Altered cholesterol metabolism appears to protect cells of the immune system from HIV-positive individuals "no long-term progressors"
Cholesterol metabolism improved in certain cells of the immune system may help explain why some people with HIV can naturally control the virus with little or no disease progression, according to research presented at 8ª International AIDS Society conference on pathogenesis treatment and HIV prevention in search for a cure, last month in Vancouver. The results suggest that the regulation of cellular cholesterol metabolism may offer a novel approach to controlling HIV and potentially reach a functional cure or long-term remission.
Giovanna Rappocciolo the University of Pittsburgh and colleagues performed a presenting laboratory analysis comparing cell - dendritic cells and B cells that capture invading viruses and display it for recognition by T cells from HIV-positive people with progression of the typical disease and non-progressors, or individuals whose disease does not progress for years, even without antiretroviral therapy.
Researchers previously reported that presenting cells from non-progressing individuals are inefficient in transfection or are ineffective transferors of the virus intact to T cells. Presenting cells from non-progressing individuals have shown transinfection before and after the primary HIV infection, while cells of common progressors showed normal trans infection. They hypothesized that the difference probably had a genetic basis.
Translator's note. Iron and fire the entry transifection It is well defined in Wikitionary: Transinfection (plural transinfections) (the biology of infection) from a host (the act of infecting one) with a bacterium or virus of another type, often with microinjection, in order to study the different roles of hosts and infected species often used to describe DNA import transfer mediated infection, which is what occurs within one of the HIV "invasion" processes in CD4 cells click here to see the HIV lifecycle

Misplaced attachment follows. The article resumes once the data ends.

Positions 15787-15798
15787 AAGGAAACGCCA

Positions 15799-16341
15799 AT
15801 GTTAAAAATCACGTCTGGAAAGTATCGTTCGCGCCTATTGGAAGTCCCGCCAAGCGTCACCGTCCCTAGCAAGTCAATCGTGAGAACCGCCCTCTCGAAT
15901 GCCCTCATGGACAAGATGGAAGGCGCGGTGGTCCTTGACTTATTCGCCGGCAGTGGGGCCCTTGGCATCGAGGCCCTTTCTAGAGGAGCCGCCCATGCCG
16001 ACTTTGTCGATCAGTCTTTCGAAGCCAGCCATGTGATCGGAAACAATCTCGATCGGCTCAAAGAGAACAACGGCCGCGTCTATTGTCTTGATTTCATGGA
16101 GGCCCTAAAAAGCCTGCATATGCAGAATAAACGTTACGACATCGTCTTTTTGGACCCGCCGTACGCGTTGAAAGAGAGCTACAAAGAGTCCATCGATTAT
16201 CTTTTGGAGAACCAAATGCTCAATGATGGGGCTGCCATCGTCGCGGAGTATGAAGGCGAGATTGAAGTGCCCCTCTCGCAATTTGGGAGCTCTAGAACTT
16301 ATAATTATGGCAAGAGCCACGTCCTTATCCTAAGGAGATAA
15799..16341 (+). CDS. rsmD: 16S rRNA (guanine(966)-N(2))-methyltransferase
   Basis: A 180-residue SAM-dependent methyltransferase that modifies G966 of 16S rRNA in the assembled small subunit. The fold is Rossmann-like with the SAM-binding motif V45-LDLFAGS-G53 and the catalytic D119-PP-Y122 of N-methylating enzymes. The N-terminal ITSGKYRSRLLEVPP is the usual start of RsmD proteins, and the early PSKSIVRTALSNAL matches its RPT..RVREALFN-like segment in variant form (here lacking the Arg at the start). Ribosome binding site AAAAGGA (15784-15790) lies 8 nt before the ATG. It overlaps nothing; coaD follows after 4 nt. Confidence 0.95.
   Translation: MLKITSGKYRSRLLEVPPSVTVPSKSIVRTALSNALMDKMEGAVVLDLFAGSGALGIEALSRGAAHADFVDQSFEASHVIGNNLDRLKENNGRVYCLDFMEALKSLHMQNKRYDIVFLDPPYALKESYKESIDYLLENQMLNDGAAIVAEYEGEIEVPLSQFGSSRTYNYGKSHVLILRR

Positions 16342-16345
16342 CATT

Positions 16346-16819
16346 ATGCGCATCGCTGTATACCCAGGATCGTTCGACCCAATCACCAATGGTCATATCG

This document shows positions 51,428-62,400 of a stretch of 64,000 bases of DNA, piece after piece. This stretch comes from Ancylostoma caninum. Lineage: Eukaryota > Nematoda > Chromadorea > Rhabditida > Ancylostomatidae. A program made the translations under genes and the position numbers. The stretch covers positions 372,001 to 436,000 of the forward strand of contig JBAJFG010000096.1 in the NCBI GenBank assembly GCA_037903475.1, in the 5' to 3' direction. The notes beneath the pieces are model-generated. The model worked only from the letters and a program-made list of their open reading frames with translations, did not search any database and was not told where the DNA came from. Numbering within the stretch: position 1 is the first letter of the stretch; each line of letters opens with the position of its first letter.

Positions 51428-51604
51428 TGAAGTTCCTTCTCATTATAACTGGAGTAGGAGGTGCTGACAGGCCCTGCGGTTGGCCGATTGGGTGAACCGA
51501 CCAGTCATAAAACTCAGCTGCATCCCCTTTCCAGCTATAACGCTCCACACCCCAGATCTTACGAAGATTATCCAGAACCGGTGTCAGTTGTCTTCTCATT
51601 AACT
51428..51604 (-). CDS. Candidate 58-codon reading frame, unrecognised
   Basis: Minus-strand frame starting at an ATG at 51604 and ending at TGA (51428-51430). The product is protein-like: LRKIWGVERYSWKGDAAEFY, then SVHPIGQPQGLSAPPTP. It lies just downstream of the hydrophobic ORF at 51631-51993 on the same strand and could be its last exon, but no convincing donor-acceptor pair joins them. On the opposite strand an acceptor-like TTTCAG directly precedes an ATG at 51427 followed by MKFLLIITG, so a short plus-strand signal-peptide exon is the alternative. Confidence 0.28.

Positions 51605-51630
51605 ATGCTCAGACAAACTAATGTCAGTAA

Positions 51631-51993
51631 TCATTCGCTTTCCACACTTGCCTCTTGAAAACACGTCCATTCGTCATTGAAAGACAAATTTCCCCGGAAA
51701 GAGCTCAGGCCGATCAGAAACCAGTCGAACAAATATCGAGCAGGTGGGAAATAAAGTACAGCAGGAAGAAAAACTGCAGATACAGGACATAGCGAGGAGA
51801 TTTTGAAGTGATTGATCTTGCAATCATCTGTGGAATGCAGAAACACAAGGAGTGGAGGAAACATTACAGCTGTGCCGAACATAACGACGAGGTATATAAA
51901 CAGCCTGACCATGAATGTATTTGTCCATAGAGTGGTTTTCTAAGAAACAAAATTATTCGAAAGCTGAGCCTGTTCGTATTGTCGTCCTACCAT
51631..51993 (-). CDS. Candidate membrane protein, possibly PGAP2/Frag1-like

In a poster presented at the IAS, Rappocciolo and colleagues reported that a genetic analysis has shown that transfection is affected and appears to be due to the advanced cholesterol metabolism within the presenting cells of non-progressing individuals, leaving them with extremely high cholesterol levels low.
Specifically, they performed a transcription analysis of the entire genome in dendritic cells, B cells and CD4 T cells from 8 non-progressors and 8 typical progressors in the Multicenter AIDS Cohort Study (MACS) .. A long-term study of the natural history of the disease by HIV or AIDS treated and untreated in men who have sex with men looking for differences in the expression of genes related to cholesterol metabolism.
They note that the "presenting cells" of non-progressing individuals express several genes related to cholesterol metabolism pathways compared to typical progressors.
We found that presenting cells of individuals non-progressors a complete lack of ability to transinfectar of T-cells, the researchers concluded. This was associated with cholesterol metabolism which appears to be deeply improved hereditary, and identify genes involved in the uptake, trafficking and metabolism of cholesterol that are associated with the phenotype of lack of cross infection.
These results, added, provide a basis for therapeutic interventions for the control of HIV-infection 1 through modulation of cholesterol metabolism.
Translated by Claudio Souza reviewed by Mara Macedo the original IAS 2015: Altered Cholesterol Metabolism May Protect Immune Cells of Non-progressors
Observation of Soropositivo.Org Editor: This is all very promising and, as a friend says, it is too early to celebrate is a cure. There is a possibility and I believe that this may be a way to find, for example, a long-term treatment with, for example, a Picula HIV each month, perhaps every one year, do not.
But, as the day Beatriz PachecoEveryone connected adherence to get forms and strong to this day functional cure, remitting or complete!
G Rappocciolo, J Martinson, P Piazza, et al. Profound alterations in cholesterol metabolism restrict HIV-1 tranny infection of CD4 T cells in nonprogressors. 8th International AIDS Society Conference on HIV Pathogenesis, Treatment, and Prevention. Vancouver, July 19-22, 2015. Abstract MOPEA013.
National Institute of Allergy and Infectious Diseases. Cholesterol Metabolism in Immune Cells Linked to HIV Progression. Press release. July 17, 2015.